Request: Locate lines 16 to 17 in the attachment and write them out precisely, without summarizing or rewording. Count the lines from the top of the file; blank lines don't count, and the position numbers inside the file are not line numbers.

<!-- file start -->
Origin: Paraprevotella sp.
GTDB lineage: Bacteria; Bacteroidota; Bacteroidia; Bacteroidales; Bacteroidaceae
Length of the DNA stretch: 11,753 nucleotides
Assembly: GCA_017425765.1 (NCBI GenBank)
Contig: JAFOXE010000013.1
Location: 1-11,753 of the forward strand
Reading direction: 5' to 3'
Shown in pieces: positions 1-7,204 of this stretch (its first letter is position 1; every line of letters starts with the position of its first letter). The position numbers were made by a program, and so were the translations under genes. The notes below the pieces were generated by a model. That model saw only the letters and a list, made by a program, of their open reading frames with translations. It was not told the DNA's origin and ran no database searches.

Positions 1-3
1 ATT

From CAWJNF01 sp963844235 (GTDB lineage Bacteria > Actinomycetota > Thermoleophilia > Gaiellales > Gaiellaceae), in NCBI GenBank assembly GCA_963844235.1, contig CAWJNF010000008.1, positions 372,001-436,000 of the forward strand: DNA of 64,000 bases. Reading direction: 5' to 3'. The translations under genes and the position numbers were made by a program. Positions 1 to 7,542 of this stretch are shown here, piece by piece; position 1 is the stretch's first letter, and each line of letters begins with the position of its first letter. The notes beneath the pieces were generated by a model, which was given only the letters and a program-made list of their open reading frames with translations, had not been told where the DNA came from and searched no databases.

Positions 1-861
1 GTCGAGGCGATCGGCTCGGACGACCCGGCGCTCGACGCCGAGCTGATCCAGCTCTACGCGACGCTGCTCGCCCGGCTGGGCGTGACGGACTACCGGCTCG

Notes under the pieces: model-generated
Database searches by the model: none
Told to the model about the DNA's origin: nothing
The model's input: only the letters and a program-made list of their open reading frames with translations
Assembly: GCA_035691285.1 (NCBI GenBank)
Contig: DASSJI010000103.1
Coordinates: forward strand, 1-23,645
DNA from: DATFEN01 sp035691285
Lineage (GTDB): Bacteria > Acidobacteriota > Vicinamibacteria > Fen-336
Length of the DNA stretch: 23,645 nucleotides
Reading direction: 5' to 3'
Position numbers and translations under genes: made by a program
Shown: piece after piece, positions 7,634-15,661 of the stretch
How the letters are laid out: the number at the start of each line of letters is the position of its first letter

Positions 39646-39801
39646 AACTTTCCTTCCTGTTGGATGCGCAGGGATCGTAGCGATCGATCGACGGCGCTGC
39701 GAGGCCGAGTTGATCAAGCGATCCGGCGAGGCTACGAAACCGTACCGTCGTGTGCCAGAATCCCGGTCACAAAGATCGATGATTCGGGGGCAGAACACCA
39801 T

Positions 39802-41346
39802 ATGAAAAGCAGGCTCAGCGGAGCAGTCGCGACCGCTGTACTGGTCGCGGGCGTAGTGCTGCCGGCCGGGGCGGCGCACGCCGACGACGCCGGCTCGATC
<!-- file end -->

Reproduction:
Told to the model about the DNA's origin: nothing
The model's input: only the letters and a program-made list of their open reading frames with translations